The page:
Human tissue and textile samples were taken from ancient Egyptian mummified human remains held in the Nicholson Museum (now the Chau Chak Wing Museum) at the University of Sydney. Despite having been at the University for 150 years, the bodies had never been radiocarbon dated and thus the dating of the bodies was not known with certainty. Dating the bodies was required to further study the life history of the individuals, the mummification techniques and place the people in their correct historical, social and archaeological context. The research project was supported by a competitive grant from the Australian Institute of Nuclear Science and Engineering, AINSE Grant AP07/136P, awarded in 2007 to Dr Karin Sowada through Macquarie University.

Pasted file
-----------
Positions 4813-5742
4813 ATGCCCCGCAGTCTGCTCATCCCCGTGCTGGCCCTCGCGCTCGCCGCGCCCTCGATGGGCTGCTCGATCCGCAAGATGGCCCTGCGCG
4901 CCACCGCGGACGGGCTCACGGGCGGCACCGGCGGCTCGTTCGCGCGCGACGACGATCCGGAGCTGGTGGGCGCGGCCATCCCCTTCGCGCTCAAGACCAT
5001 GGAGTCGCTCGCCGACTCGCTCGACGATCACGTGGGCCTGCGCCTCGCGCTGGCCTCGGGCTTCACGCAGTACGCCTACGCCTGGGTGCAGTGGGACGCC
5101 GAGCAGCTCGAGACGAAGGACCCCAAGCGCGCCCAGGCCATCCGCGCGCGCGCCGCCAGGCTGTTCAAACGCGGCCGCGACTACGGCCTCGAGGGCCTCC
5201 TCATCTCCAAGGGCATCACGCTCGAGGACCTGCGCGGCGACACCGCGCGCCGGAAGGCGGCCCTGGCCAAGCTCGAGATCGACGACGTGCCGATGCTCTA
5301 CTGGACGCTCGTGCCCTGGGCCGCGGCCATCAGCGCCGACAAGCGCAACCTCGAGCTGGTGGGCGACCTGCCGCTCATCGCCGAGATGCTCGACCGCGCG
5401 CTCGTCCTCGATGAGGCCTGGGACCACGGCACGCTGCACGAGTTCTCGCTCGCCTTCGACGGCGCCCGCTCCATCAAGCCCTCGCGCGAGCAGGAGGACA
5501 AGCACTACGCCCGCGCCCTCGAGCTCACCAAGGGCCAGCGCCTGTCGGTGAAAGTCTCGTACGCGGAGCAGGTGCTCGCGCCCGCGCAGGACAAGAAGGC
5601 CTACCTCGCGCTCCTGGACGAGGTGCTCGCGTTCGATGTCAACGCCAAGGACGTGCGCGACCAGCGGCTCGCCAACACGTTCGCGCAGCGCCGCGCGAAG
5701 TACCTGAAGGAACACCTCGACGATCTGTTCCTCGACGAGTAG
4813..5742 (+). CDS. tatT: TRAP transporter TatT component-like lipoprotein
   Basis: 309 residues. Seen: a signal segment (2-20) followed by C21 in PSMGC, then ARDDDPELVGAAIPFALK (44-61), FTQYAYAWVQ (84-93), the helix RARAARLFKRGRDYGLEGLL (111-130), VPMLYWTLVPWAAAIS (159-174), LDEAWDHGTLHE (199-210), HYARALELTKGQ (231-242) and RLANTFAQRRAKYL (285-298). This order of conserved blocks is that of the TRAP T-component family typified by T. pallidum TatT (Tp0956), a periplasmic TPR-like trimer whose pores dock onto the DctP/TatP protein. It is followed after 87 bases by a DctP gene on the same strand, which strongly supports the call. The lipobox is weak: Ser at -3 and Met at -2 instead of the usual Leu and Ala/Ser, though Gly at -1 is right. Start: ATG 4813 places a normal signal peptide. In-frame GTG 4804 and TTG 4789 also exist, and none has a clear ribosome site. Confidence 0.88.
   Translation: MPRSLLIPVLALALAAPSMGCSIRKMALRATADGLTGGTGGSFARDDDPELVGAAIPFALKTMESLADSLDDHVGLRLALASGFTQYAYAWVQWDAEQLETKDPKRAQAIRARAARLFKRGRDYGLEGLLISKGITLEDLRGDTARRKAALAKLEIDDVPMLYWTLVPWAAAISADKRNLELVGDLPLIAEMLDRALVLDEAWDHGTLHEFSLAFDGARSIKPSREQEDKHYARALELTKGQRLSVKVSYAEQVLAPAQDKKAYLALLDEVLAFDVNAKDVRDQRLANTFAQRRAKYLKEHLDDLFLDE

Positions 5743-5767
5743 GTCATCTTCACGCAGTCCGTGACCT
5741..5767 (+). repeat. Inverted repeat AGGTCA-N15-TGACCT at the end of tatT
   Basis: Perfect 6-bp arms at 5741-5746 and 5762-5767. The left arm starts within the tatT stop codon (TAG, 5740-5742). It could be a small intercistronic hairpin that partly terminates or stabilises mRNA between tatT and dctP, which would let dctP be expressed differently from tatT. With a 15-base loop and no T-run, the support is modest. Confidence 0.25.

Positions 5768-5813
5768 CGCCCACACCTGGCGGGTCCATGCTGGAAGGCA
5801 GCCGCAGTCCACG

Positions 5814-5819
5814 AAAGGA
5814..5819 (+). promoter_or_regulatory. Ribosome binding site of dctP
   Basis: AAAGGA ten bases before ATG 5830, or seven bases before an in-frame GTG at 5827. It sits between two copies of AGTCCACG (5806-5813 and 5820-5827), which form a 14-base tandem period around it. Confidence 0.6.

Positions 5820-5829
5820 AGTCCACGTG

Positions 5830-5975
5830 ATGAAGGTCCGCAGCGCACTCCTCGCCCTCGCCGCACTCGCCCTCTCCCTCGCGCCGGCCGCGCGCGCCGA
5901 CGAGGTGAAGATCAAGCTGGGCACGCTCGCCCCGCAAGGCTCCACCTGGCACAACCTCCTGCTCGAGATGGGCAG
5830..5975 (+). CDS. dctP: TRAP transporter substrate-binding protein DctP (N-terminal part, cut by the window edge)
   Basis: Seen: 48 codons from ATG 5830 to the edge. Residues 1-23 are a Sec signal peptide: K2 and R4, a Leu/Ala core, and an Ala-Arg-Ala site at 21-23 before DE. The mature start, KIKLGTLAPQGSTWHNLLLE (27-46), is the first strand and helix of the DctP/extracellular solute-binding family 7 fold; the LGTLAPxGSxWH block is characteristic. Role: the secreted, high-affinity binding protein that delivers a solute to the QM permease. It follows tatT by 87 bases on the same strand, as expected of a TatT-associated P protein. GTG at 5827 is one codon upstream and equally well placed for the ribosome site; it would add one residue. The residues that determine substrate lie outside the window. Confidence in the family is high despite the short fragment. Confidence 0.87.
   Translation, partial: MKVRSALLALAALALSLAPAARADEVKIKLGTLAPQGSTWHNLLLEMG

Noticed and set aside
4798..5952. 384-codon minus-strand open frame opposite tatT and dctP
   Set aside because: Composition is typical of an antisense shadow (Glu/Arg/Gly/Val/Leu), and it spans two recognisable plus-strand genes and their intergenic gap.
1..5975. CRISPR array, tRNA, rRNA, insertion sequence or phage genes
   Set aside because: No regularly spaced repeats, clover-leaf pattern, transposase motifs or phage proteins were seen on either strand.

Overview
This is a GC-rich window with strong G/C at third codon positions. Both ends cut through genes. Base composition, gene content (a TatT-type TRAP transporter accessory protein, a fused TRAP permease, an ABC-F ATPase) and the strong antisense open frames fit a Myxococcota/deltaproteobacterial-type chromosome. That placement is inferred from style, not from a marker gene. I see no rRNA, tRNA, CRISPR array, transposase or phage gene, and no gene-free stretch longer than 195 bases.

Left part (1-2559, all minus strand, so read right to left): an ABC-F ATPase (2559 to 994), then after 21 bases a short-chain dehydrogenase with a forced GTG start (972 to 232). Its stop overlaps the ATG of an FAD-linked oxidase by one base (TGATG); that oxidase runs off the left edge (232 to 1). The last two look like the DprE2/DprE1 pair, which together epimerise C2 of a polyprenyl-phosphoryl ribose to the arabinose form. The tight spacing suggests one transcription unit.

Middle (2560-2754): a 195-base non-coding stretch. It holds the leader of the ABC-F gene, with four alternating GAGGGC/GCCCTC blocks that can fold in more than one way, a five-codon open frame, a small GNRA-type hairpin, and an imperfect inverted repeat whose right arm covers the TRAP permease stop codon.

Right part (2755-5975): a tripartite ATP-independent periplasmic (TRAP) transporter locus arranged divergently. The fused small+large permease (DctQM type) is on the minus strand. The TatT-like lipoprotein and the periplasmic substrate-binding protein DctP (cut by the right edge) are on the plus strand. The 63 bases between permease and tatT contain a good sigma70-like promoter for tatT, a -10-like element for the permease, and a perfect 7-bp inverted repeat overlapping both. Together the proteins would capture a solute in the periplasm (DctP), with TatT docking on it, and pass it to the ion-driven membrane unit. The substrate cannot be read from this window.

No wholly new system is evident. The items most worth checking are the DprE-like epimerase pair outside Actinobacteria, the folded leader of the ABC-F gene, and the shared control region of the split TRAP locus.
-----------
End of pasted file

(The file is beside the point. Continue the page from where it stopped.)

Eight samples were taken from the remains of four individuals and subjected to radiocarbon dating at the ANSTO AMS facility at Lucas Heights in 2008-9. The results revealed that the body in the coffin of Padiashaikhet (NMR.28.1) was nearly 700 years younger than the coffin and did not belong to it; a mummified head of a man NMR.29 dated to the Ptolemaic Period c. 2nd century BC; and a third body (NMR.27.3) dated to c. 12th century BC likewise did not belong to its coffin. Radiocarbon dates from the human remains inside coffin NMR.29 were inconclusive.